“Tea, Earl Grey, hot!”
These famous words identify Captain Jean-Luc Picard of the fictional star-ship Enterprise. As he speaks these words to a ‘replicator’ installed on a wall in his room, a steaming-hot glass cup of tea appears to his satisfaction. These words have inspired generations to dream of such replicators: future machines that given specific instructions, can produce anything you want.
The idea is not new. Hadn’t humans wished for such magic since the dawn of their existence? It is almost the very definition of magic. Magicians make stuff appear out of thin air, or magically turn one item into another. Alchemists were asked to turn cheap substances into gold; today we know it is possible, but the amount of energy investment required makes such activity futile.
Still, the idea of making anything is so alluring.
I’m not sure what Stephen Baxter knew about 3-D printing when he wrote The Time Ships, published almost 10 years ago, as a sequel to The Time Machine by H. G. Wells. This most unusual story set 650,000 years in an altered future (then 50 million years in a different past) describes the continued adventures of the Time Traveller. In this future humans seem to be physically ugly, ape looking creatures, but vastly advanced. They have constructed a Dyson sphere, where they live, around the inner solar system, and they trap the Sun’s energy within it. They no longer live on Earth that has thus gone dark.
These future humans, the Morlocks, have a mechanism embedded within the sphere, that can generate anything they need. Living quarters for the Time Traveller are erected and destroyed like play-dough is used in an animated movie. He is provided food and water automatically by the same mysterious mechanism, underneath his footing, from the same gray matter from which everything else seems to be built. Will we ever reach such efficiency?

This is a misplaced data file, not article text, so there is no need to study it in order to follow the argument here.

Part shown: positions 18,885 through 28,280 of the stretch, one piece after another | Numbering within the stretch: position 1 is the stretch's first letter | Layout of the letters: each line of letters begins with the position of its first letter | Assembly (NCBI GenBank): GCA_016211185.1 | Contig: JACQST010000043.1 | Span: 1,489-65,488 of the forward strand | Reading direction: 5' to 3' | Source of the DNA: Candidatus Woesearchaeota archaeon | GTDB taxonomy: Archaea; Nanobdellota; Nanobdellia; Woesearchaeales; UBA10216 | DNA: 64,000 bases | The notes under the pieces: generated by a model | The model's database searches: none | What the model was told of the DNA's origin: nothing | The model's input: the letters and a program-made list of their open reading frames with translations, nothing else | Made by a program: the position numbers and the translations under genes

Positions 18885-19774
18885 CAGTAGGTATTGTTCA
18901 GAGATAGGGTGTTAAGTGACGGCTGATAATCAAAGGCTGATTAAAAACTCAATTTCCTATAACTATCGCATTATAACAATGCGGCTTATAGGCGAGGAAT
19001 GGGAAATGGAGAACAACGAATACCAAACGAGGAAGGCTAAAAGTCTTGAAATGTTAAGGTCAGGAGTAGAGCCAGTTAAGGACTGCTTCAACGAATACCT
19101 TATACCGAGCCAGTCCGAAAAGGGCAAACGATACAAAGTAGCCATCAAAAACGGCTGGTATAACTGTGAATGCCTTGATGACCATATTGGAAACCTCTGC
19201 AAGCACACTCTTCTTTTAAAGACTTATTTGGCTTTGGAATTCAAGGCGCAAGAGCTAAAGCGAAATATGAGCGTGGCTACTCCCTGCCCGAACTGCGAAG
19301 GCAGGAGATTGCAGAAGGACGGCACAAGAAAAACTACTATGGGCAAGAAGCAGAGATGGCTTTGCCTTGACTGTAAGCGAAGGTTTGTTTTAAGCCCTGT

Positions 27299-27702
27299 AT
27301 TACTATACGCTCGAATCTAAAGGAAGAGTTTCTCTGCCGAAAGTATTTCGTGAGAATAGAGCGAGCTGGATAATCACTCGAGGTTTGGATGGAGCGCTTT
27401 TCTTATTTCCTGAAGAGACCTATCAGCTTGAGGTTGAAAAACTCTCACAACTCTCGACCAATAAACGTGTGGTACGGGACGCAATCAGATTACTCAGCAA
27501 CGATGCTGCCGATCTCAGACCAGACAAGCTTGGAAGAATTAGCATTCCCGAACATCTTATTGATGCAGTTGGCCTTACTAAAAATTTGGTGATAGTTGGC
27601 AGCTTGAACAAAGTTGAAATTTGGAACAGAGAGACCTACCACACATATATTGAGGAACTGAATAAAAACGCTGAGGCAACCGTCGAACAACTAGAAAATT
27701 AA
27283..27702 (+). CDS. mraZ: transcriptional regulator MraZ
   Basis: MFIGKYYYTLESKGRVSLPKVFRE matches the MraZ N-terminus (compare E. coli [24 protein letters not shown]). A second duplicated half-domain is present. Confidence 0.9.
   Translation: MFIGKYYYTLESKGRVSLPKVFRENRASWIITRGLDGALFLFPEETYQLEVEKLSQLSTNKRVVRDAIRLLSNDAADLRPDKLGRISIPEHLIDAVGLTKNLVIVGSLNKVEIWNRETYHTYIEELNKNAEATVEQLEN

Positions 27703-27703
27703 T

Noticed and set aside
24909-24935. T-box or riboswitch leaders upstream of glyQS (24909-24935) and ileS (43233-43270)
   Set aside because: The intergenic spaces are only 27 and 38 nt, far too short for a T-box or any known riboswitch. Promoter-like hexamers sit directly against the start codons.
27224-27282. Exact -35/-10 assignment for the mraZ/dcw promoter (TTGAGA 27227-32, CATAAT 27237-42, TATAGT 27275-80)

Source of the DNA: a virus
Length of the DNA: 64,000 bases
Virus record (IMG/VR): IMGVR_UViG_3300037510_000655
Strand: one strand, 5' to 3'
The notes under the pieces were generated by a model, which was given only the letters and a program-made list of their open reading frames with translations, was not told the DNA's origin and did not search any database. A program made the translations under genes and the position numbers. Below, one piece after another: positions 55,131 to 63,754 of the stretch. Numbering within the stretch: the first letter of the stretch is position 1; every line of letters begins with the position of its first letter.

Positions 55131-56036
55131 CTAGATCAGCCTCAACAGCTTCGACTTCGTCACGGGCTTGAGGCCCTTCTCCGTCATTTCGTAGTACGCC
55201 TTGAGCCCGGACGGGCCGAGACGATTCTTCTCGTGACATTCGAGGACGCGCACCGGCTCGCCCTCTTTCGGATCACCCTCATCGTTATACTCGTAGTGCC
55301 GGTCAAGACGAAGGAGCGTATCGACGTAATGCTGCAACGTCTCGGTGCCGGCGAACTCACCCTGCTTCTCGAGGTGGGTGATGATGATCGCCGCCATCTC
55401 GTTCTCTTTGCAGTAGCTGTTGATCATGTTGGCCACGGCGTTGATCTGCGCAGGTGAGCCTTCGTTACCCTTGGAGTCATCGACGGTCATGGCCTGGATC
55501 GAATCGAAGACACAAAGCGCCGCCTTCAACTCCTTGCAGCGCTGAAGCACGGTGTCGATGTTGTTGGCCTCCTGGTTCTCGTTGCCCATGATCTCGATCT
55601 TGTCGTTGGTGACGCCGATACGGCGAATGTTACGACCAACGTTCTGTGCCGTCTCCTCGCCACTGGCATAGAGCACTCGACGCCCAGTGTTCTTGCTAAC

Making things is all about manipulating matter, changing its form using chemical or physical processes; electron recycling… Sometimes it’s a lot of work. Many things are no longer made by hand – they are made in factories by machines, but these are dedicated to their purpose; they can’t make anything, they can only make that which they were designed to make. What does it take to create a machine that can make anything?
Just like it’s possible for a computer to recreate a picture by taking a digital snapshot of it – basically recording pixel by pixel what is the color of the pixel – then printing it out pixel by pixel, similarly it can recreate an object by taking a digital snapshot of it in 3-D: pixel by pixel, for each layer, layer by layer, then printing it out pixel by pixel, layer by layer. The first printer would use ink and print on paper; the second printer would use a special compound that when heated sticks (thermoplastic or metal wire), so that the material in each layer would be combined with the material in the layers above and below. This process is also referred to as ‘additive manufacturing’ or ‘fused deposition modeling’.
In just a little over 30 years, this idea has gone from an abstract that most couldn’t envision its use, to a technology that is disrupting every aspect of how things are made. it’s about making things that are complex to make by molding or in any other way, and doing it in a way that’s faster and cheaper. The first machines were expensive, but the ‘makers’ movement, hacker communities, ‘Do It Yourself’ hobbyists have pushed the market towards domestic use, by making available affordable smaller printers, and open source market for the 3-D models of things to print.
Now the list of uses is endless. With 3-D printers big and small you can now create anything, from automobile and spacecraft engines to jewelry and medicine.
You can make clothes:
You can make legs:
You can also make space station parts.
A week ago, on September 23, 2014, space enthusiasts cheered on as Space Exploration Technologies (SpaceX) delivered a 3-D printer to ISS (the International Space Station). This will allow the ISS astronauts to replicate parts needed on site.
The future of the Morlocks seems somewhat depressing, I do hope we don’t end up quite like them. Maybe it’s all about the color. Cheerful little polymer creatures printed for me by a MakerBot printer in the last Maker Fair I attended, remind me that maybe the secret is to NOT go gray.